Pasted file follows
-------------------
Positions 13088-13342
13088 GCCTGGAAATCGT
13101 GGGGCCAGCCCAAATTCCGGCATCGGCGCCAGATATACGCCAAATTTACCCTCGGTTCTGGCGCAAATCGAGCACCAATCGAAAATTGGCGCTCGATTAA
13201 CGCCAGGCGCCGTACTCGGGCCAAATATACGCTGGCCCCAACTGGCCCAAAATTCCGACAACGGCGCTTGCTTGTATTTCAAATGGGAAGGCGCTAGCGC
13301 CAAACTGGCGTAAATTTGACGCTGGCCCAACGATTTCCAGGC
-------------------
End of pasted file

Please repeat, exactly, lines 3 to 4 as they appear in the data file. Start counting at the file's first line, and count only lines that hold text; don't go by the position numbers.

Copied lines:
13101 GGGGCCAGCCCAAATTCCGGCATCGGCGCCAGATATACGCCAAATTTACCCTCGGTTCTGGCGCAAATCGAGCACCAATCGAAAATTGGCGCTCGATTAA
13201 CGCCAGGCGCCGTACTCGGGCCAAATATACGCTGGCCCCAACTGGCCCAAAATTCCGACAACGGCGCTTGCTTGTATTTCAAATGGGAAGGCGCTAGCGC